Genesis 31:53 shows that Abraham’s father Terah and Abraham’s brother Nahor worshipped God, when this verse refers to: “The God of Abraham, the God of Nahor and the God of their father…” But note Joshua 24:2 and 14-15 records Joshua revealed Abraham’s father Terah and relatives also worshipped pagan gods. Joshua 24:2 states: “Then Joshua said to all the people, ‘Thus says the Lord God of Israel: “Your fathers, including Terah, the father of Abraham and the father of Nahor, dwelt on the other side of the River in old times; and they served other gods.”’”

Despite being brought up in such a pagan compromising family, Abraham turned from all sinful pagan religion and worshipped God alone. This was part of Abraham’s faith response to God’s revelation of Himself through the Abrahamic Covenant. Genesis 12:1-4, 15:1-6, 22:1-18, Romans 4:1-22, Hebrews 11:8-12 and 11:17-19 record various aspects of Abraham’s faith response to God.


Saving faith and obedience under the Abrahamic Covenant


Do not believe the strange idea that because the Abrahamic Covenant was based on God’s promises and faith, He did not emphasise to Abraham the great importance of Abraham obeying Him. In Genesis 18:19, God said He wanted Abraham and his descendants to do righteousness and God’s just judgements.

The Mosaic Law had not been given then, but God expected His people living under the Abrahamic Covenant to live righteous obedient lives. Such obedience to God did not earn eternal salvation for Abraham or any of his descendants under the Abrahamic Covenant (see Romans 4:1-22). Instead this obedience was an expression of their living saving faith.

Genesis 26:5 says Abraham obeyed God’s commands, laws and statutes: “because Abraham obeyed My voice and kept My charge, My commandments, My statutes, and My laws.” This verse shows Abraham obeyed whatever laws or commands God gave him, whether it had to do with moral matters, ceremonial sacrifices or other things.

In the original Hebrew, the word “statutes” in Genesis 26:5 is “huggah”. “Huqqah” is used sometimes in the Old Testament to refer to God’s ceremonial laws in relation to blood sacrifices (see Leviticus 16:34). Remember in Genesis 15:9, God had commanded Abraham to bring him a heifer, a goat, a ram, a turtledove and a pigeon for sacrificial purposes.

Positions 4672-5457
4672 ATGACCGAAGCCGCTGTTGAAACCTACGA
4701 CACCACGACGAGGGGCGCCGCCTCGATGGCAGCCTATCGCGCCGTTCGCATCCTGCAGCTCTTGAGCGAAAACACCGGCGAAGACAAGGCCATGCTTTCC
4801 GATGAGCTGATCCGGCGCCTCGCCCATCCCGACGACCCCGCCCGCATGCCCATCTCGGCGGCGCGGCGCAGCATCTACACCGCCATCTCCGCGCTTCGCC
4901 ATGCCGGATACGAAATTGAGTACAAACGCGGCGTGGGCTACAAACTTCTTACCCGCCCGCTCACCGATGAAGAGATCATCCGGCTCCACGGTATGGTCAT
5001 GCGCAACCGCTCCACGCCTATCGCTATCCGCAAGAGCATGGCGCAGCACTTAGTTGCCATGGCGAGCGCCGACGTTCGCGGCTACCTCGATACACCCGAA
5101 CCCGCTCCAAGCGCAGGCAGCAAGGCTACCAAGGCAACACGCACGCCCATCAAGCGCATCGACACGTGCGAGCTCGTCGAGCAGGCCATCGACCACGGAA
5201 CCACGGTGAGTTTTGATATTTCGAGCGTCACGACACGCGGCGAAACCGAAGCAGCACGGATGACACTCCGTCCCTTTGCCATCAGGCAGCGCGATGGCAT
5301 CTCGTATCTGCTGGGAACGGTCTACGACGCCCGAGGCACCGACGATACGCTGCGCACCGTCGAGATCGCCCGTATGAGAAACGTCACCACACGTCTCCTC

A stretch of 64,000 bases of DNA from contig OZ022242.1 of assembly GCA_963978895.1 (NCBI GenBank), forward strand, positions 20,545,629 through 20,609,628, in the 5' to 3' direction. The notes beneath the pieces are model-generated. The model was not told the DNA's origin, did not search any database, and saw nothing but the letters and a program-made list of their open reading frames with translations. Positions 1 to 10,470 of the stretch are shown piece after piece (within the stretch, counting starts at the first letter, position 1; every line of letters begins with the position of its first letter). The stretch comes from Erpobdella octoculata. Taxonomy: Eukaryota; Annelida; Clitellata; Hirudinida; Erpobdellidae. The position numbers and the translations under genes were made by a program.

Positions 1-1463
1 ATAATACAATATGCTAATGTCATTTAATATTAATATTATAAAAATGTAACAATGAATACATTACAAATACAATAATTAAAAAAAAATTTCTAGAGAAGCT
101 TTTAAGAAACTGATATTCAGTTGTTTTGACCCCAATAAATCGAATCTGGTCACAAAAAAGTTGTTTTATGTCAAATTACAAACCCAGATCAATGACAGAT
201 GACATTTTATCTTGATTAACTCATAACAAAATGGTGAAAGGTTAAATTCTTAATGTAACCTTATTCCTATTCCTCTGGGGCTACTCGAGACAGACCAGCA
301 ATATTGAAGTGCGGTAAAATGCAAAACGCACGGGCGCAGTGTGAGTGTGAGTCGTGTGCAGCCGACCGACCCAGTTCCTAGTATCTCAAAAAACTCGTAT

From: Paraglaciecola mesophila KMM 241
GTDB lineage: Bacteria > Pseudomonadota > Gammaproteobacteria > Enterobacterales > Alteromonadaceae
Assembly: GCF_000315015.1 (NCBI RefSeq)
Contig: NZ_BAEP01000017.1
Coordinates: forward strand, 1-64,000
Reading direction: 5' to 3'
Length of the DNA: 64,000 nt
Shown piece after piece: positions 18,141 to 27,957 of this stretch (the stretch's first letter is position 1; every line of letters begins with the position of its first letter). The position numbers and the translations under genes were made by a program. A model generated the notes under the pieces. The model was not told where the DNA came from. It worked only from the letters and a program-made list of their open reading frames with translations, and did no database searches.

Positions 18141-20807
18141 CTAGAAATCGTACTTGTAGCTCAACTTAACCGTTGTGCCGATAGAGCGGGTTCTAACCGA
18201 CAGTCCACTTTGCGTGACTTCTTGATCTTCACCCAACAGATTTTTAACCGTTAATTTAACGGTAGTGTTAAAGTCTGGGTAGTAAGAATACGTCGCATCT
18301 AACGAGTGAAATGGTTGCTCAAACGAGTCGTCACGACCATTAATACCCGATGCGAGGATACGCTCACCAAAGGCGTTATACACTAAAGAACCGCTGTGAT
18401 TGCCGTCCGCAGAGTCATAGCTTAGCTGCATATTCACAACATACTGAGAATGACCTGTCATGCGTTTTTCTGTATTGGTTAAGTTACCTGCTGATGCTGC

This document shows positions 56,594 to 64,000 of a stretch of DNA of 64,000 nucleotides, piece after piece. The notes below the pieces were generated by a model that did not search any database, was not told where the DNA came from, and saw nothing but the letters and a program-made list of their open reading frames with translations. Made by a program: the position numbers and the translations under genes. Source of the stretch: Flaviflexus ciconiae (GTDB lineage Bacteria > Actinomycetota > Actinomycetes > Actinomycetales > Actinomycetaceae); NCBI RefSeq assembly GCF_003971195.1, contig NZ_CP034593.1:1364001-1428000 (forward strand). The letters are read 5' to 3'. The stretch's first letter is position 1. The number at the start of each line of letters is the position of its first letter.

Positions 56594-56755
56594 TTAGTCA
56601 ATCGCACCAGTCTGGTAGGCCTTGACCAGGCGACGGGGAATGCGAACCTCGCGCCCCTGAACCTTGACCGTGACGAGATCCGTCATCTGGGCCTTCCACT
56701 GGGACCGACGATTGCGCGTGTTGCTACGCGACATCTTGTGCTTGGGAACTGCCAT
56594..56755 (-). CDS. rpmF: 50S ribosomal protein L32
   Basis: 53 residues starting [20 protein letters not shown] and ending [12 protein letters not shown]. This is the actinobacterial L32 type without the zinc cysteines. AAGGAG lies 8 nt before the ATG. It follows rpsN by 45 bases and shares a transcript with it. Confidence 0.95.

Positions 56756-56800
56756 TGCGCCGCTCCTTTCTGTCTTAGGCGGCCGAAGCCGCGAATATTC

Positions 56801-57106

Leviticus 17:17, 19:19, Numbers 27:11, 31:21 and 35:29 show “huggah” can relate to other types of commands of God. The Hebrew words for “laws” and “commands” in Genesis 26:5 can refer to any type of direction or instruction from God.


God was going to punish Moses under the Abrahamic Covenant


Exodus 4:24-26 reveals that God desired to punish Moses with death for not circumcising his son. Moses was under the Abrahamic and not the Mosaic Covenant at the time of this incident. This shows God took seriously any disobediences to His known will even under the gracious Abrahamic Covenant.

This does not mean God wanted to punish with immediate death every person who committed the slightest sin under the Abrahamic Covenant. But it shows that even though Moses had been raised as an Egyptian in Pharaoh’s court, God regarded it as very important that physical descendants of Abraham, Isaac and Jacob circumcise their sons as signs of their submission to the Abrahamic Covenant.


Bible Study Question


1.              What were the main promises and commands of the Abraham Covenant?

2.              What do Luke 1:72-73 and Romans 4:16 reveal about the Abrahamic Covenant and God’s mercy and grace?

3.              What was a royal grant in ancient times?

4.              Explain what part obedience to God played in the Abrahamic Covenant.

5.              What does Exodus 4:24-26 reveal to us about being under the Abrahamic Covenant?


[1] Brown, Driver and Briggs, page 1071.

[2] Harris, Archer and Waltke, Vol 2, pages 973-974.

[3] Greg Bahnsen et al, “Five Views on Law and Gospel”, Zondervan, Grand Rapids, 1996, page 79.